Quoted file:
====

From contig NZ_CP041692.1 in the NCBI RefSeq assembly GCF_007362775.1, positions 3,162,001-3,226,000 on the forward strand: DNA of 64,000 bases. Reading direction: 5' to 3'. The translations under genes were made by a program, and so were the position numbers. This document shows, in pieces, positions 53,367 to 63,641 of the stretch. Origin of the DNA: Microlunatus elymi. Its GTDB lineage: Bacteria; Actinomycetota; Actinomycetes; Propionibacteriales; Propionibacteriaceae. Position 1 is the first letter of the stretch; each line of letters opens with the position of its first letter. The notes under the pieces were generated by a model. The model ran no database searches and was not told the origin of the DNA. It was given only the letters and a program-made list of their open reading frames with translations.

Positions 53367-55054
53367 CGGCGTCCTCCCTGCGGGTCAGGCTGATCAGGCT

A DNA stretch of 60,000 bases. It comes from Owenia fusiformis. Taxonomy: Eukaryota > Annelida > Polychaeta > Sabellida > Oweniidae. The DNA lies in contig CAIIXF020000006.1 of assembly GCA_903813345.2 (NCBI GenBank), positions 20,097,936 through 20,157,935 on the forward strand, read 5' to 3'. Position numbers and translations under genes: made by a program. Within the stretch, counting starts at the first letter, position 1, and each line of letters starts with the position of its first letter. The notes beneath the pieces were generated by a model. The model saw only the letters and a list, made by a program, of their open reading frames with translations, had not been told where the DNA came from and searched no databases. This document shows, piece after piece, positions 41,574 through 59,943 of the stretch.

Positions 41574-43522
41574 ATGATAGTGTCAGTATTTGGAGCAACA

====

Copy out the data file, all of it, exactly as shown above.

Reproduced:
From contig NZ_CP041692.1 in the NCBI RefSeq assembly GCF_007362775.1, positions 3,162,001-3,226,000 on the forward strand: DNA of 64,000 bases. Reading direction: 5' to 3'. The translations under genes were made by a program, and so were the position numbers. This document shows, in pieces, positions 53,367 to 63,641 of the stretch. Origin of the DNA: Microlunatus elymi. Its GTDB lineage: Bacteria; Actinomycetota; Actinomycetes; Propionibacteriales; Propionibacteriaceae. Position 1 is the first letter of the stretch; each line of letters opens with the position of its first letter. The notes under the pieces were generated by a model. The model ran no database searches and was not told the origin of the DNA. It was given only the letters and a program-made list of their open reading frames with translations.

Positions 53367-55054
53367 CGGCGTCCTCCCTGCGGGTCAGGCTGATCAGGCT

A DNA stretch of 60,000 bases. It comes from Owenia fusiformis. Taxonomy: Eukaryota > Annelida > Polychaeta > Sabellida > Oweniidae. The DNA lies in contig CAIIXF020000006.1 of assembly GCA_903813345.2 (NCBI GenBank), positions 20,097,936 through 20,157,935 on the forward strand, read 5' to 3'. Position numbers and translations under genes: made by a program. Within the stretch, counting starts at the first letter, position 1, and each line of letters starts with the position of its first letter. The notes beneath the pieces were generated by a model. The model saw only the letters and a list, made by a program, of their open reading frames with translations, had not been told where the DNA came from and searched no databases. This document shows, piece after piece, positions 41,574 through 59,943 of the stretch.

Positions 41574-43522
41574 ATGATAGTGTCAGTATTTGGAGCAACA